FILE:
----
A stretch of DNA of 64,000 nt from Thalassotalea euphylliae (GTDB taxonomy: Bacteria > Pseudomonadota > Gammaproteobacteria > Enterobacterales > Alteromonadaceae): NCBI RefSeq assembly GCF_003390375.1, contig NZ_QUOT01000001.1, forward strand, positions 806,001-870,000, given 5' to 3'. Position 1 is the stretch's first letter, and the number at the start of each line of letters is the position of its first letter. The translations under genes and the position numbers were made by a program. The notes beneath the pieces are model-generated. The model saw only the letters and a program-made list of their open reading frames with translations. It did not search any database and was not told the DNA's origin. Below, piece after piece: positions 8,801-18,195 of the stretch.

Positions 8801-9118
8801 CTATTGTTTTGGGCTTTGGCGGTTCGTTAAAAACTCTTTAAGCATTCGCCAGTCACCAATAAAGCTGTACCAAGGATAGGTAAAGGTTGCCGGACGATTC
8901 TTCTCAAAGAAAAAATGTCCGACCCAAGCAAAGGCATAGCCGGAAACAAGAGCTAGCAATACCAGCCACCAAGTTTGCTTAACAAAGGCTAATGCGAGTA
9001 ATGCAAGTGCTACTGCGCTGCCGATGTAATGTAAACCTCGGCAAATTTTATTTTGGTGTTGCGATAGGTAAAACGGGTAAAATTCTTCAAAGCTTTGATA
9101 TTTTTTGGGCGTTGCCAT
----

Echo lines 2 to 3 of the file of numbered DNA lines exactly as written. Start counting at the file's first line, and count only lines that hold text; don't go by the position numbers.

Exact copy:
Positions 8801-9118
8801 CTATTGTTTTGGGCTTTGGCGGTTCGTTAAAAACTCTTTAAGCATTCGCCAGTCACCAATAAAGCTGTACCAAGGATAGGTAAAGGTTGCCGGACGATTC